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Does the Bible Permit Divorced Persons to Serve as Church Leaders?

Bible students differ in their interpretation of 1 Timothy 3:2 and 1 Timothy 3:12 . In Greek, the expression translated in the Authorized Version “husband of one wife” actually reads “one-woman man.” Some pastors believe this passage teaches that a man who has been divorced or widowed and subsequently remarried should not be allowed to serve as an elder or as a deacon.

Others believe that marriage is an actual requirement for a man if he is to serve as a deacon or an elder. Still others allow a remarried widower or a single man to serve as a deacon or an elder but believe that this passage bars a man from serving in these roles if he has been divorced and remarried.

Because of the wide range of possible interpretations of the “one-woman man” criterion, it’s important to view it in the context of the other New Testament standards for the selection of church leaders. In addition to being a “one-woman man” (husband of one wife), 1 Timothy 3:2-7 lists all of the following qualifications:

  • blameless
  • temperate
  • self-controlled
  • respectable
  • hospitable
  • an apt teacher (teachable)
  • not given to drunkenness
  • gentle
  • not quarrelsome
  • not greedy or covetous
  • a good manager of his household and children
  • a seasoned believer
  • a good reputation with outsiders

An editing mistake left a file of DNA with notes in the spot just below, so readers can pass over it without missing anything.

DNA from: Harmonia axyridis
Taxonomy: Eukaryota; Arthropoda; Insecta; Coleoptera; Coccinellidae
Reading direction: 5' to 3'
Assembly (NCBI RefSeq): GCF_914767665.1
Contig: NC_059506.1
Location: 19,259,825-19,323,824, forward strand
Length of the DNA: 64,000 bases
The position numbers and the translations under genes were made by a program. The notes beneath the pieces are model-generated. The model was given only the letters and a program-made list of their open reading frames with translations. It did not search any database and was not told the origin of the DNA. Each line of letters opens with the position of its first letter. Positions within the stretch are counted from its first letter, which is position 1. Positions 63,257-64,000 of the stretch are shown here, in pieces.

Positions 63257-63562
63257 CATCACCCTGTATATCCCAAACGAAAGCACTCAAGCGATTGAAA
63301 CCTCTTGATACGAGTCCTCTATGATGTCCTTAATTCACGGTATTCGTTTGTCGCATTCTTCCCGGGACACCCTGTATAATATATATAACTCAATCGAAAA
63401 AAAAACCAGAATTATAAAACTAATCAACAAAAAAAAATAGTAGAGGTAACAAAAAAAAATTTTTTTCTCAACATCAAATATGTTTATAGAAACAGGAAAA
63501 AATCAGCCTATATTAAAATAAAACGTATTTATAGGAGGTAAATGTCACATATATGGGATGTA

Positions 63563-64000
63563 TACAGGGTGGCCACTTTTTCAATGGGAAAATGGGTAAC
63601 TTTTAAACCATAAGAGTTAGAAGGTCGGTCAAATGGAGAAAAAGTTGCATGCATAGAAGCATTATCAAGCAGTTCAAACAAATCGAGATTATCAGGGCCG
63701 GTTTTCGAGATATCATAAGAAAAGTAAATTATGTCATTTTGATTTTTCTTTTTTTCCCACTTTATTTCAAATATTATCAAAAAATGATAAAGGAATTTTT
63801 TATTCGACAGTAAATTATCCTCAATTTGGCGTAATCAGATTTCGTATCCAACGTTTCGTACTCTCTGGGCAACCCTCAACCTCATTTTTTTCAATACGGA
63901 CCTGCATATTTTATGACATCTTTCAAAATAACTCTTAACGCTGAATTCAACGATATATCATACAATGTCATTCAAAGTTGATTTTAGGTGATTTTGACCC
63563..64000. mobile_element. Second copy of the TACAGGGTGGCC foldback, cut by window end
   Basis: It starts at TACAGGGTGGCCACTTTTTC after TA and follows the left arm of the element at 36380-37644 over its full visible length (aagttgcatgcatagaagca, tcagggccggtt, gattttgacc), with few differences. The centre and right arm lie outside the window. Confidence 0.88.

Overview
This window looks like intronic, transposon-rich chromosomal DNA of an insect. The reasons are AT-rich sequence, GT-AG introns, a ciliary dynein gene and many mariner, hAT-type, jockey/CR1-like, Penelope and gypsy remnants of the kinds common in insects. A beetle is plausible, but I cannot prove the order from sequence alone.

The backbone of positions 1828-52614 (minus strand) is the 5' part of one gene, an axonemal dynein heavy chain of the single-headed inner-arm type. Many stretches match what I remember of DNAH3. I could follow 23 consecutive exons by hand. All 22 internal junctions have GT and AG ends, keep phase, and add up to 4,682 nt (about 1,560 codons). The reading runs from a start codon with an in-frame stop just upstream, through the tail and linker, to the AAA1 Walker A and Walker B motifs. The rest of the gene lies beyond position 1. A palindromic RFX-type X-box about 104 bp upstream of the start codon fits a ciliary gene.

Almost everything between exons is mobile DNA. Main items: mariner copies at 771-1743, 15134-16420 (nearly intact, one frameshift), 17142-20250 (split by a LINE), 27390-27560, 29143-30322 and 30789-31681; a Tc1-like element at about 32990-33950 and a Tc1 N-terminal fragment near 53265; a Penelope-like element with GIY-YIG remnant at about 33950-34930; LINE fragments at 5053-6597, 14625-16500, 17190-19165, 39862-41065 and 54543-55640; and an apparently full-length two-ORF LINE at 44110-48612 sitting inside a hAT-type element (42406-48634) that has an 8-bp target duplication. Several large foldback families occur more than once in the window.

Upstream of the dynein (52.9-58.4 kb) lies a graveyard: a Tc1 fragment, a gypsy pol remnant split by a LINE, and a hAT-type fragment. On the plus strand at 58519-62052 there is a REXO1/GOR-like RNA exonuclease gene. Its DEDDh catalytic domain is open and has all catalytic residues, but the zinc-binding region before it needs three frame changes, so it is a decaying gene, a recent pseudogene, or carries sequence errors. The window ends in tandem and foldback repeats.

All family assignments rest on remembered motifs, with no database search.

A reasonable interpretation of “one-woman man” is one that is in agreement with the other criteria.

Jesus named adultery the only basis for divorce and remarriage( Matthew 5:32 ; Mark 10:11 ). What if a man were divorced prior to his conversion? Would the “one-woman man” requirement forever exclude him from church leadership, while a converted murderer or embezzler would be eligible? What if a Christian man and his children were abandoned by an unfaithful wife, in spite of his extraordinary efforts to preserve their marriage? If he has biblical grounds for divorce and remarriage, consequently remarries, and meets all of the other leadership standards in the view of his church, would his divorce and remarriage permanently exclude him from a position of leadership?

The key point in interpreting the “one-woman man” standard is that when a single qualification can be reasonably interpreted in a variety of ways, it becomes necessary to understand it in the light of the entire list of qualifications. If a local congregation knows that a man’s divorce had truly biblical grounds and considers him “blameless” and well-qualified upon the basis of all the other criteria, they may consider him a “one-woman man” even though remarried.

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